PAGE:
That’s why I really struggle with Catholics for Equality. I want to support them; I really do. I am sure that they will educate some Catholics and make some positive change. I also truly appreciate the way they stand for separation of church (Church) and state. But ultimately, it’s just political masturbation. More Catholic influence on our culture is not going to do anything to help me in my life as a gay man. I don’t want more Catholics in power. As it is, I have to worry that the Supreme Court won’t uphold my right to equal protection specifically because it’s got so many Catholics on it. If you’re supporting the Church and working against the Church at the same time, are you actually making any progress?

The whole reason I started blogging is because I saw beliefs to be the problem. The intellectual fallacies I could understand as a freethinker were the same ones I saw oppressing me as a gay man. We wouldn’t have a problem with homophobia and transphobia (or heck, even patriarchy) if religious organizations did not continually push negative beliefs that ignore our modern-day understandings of sex, gender, sexual orientation, and gender identity. Why should we applaud members of an organization hell-bent on resisting social justice for trying to support social justice without disavowing the very group they’re working against?

Were this group Ex-Catholics for Equality or even Lapsed Catholics for Equality, I’d applaud them for organizing. But Catholics for Equality? That sounds about as absurd as Quakers for War, Jehovah’s Witnesses for Blood Transfusions, or Muslims for Female Immodesty. If you want to support equality, take responsibility for resisting it in the first place.

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There are 19 Comments to "Catholics for Equality: Laudable, Laughable, or Simply Oxymoronic?"

  • LOrion says:

    All good points ZACK. But American Catholics have been known to follow ‘independent’ thinking for ages. Just look at Birth Control use! How many are excommunicated for it anymore? Now I expect a few leaders of this to be expelled, but I assume they realize that.

    • Tony Adams says:

      Dear LOrion, exactly the point of the new C4E organization, and Zack – when he was done rolling on the floor – actually understood the reason we have created C4E – “because there is a rift between congregants and leadership”. It’s a sad time when Catholics need to redirect their addled and misguided bishops, and a strong voice is needed to counter the homophobes and haters who style themselves as Catholic and always get the microphone whenever the pope does or says something ridiculous. Personally, I have never been suspended from the priesthood. That may change. I’m not religious, but I do believe in the teachings and parables of Jesus, and I think that if the Catholic Church were to be brought back to its roots, it could be a good entity. I am participating in C4E because this is what I think I was ordained for. I don’t need a religion to guide me, but I do need to follow my conscience when it tells me to be an activist where there is a need for one. Meanwhile, I am encouraging Catholics to stop giving money to the church because money is what those bishops love and need above all else. If you have Catholic relatives or friends, send them the link to C4E and tell them to withhold support until their church comes to its senses.Nothing provokes change faster than the snapping sound made by the American Catholic woman closing her purse when she is finally tired of being treated like a second class critter. C4E embraces not just gay rights but women’s rights and even the rights of straight married men who ought to be allowed to be priests. I hope this is a helpful clarification. Let the new reformation begin.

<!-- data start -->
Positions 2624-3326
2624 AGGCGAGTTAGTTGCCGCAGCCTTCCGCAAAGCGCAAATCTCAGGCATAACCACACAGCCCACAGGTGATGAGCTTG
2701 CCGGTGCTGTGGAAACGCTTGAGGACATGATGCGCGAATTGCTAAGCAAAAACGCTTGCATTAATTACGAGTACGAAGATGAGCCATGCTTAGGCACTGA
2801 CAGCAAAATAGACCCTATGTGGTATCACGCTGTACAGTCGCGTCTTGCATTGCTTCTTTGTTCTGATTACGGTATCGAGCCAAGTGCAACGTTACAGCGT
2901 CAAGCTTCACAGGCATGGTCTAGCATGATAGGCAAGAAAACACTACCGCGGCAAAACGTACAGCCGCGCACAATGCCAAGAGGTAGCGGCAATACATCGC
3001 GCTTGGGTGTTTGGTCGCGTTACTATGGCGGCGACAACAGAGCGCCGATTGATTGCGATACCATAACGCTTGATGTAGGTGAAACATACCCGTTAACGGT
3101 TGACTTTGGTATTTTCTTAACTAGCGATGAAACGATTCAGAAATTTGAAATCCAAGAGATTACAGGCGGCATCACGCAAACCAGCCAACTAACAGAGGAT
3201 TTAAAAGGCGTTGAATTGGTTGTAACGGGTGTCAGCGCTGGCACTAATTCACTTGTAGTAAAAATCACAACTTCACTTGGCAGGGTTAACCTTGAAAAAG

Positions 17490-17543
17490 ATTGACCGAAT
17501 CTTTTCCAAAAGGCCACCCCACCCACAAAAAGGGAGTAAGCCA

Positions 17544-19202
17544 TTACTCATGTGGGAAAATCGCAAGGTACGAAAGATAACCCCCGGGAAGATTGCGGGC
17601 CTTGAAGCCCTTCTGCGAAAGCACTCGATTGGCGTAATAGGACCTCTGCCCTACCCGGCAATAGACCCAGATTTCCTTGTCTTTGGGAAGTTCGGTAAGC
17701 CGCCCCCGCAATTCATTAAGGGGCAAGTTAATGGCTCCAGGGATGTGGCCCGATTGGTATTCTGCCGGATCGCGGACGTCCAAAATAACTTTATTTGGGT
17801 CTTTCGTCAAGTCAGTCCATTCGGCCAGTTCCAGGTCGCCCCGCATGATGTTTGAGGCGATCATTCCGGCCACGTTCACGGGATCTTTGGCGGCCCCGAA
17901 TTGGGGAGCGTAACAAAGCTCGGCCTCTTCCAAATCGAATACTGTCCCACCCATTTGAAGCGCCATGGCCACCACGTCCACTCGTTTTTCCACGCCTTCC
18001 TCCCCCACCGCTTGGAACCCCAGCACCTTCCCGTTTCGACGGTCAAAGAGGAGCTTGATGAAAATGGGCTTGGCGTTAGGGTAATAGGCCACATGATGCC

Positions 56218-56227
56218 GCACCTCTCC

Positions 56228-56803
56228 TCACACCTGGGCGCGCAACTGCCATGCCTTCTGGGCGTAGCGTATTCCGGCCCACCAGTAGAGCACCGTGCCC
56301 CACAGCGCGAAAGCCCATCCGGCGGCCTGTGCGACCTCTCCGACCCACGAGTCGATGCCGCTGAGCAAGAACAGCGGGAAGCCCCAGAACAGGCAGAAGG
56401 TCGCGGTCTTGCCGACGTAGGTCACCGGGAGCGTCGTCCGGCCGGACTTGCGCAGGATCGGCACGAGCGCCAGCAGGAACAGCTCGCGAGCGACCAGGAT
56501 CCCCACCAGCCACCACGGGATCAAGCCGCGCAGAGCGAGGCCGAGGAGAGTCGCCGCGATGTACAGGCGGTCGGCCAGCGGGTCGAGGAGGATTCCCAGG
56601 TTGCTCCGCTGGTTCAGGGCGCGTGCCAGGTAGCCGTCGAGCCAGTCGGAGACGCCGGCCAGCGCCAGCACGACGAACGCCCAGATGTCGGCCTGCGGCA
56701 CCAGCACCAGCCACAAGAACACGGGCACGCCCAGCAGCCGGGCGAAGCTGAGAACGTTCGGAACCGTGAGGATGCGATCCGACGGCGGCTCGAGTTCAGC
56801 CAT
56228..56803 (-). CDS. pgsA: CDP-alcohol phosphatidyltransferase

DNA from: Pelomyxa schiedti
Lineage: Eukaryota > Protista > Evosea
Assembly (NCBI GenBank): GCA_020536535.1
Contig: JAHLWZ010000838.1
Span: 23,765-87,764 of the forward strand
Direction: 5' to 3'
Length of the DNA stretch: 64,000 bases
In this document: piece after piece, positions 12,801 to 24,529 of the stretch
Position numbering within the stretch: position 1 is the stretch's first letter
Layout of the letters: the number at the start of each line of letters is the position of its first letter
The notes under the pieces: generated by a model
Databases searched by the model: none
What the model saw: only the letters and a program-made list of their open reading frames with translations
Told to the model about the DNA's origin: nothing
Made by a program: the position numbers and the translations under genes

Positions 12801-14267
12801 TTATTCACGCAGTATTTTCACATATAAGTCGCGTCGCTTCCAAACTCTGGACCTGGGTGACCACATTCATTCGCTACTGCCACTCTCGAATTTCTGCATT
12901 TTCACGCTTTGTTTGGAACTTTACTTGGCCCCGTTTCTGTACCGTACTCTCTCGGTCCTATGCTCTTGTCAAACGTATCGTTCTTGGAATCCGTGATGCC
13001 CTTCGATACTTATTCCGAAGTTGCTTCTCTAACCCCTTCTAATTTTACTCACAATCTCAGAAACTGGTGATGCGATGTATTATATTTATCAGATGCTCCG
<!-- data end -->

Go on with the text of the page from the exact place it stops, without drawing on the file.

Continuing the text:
• ZackFord says:

        Thanks for your comment, Father Tony. With all due respect, my impression is that if they were to “withhold support until their church comes to its sense,” they’ll probably never give to the Church again in their lifetime.

        That said, do you think it’s important to be Catholic or more important to find a religious community that jives with your values?

        • Tony Adams says:

          Dear Zack, Personally, I don’t need a religion, but others want one. Some folks like to convene and share their spirituality. The Catholic Church of the first two centuries was composed of small groups of people discussing the teachings of jesus in private homes with freedom of thought and interpretation. The efforts of control freaks throughout the centuries have made the church moribund and deadly. Still, at root, it could be a way for people to celebrate and infuse their lives with hope and good direction. That makes it worthwhile in my book, even if I am not the type to participate much.

          Regarding speculation about how long it will take for the withholding of funds to be effective, I’d remind you that the Catholic church is a business (and one that should be taxed) that relies on cash flow for its infrastructure. Turn off that faucet, and it would soon collapse – very much in our lifetime. It is like any other business in that regard.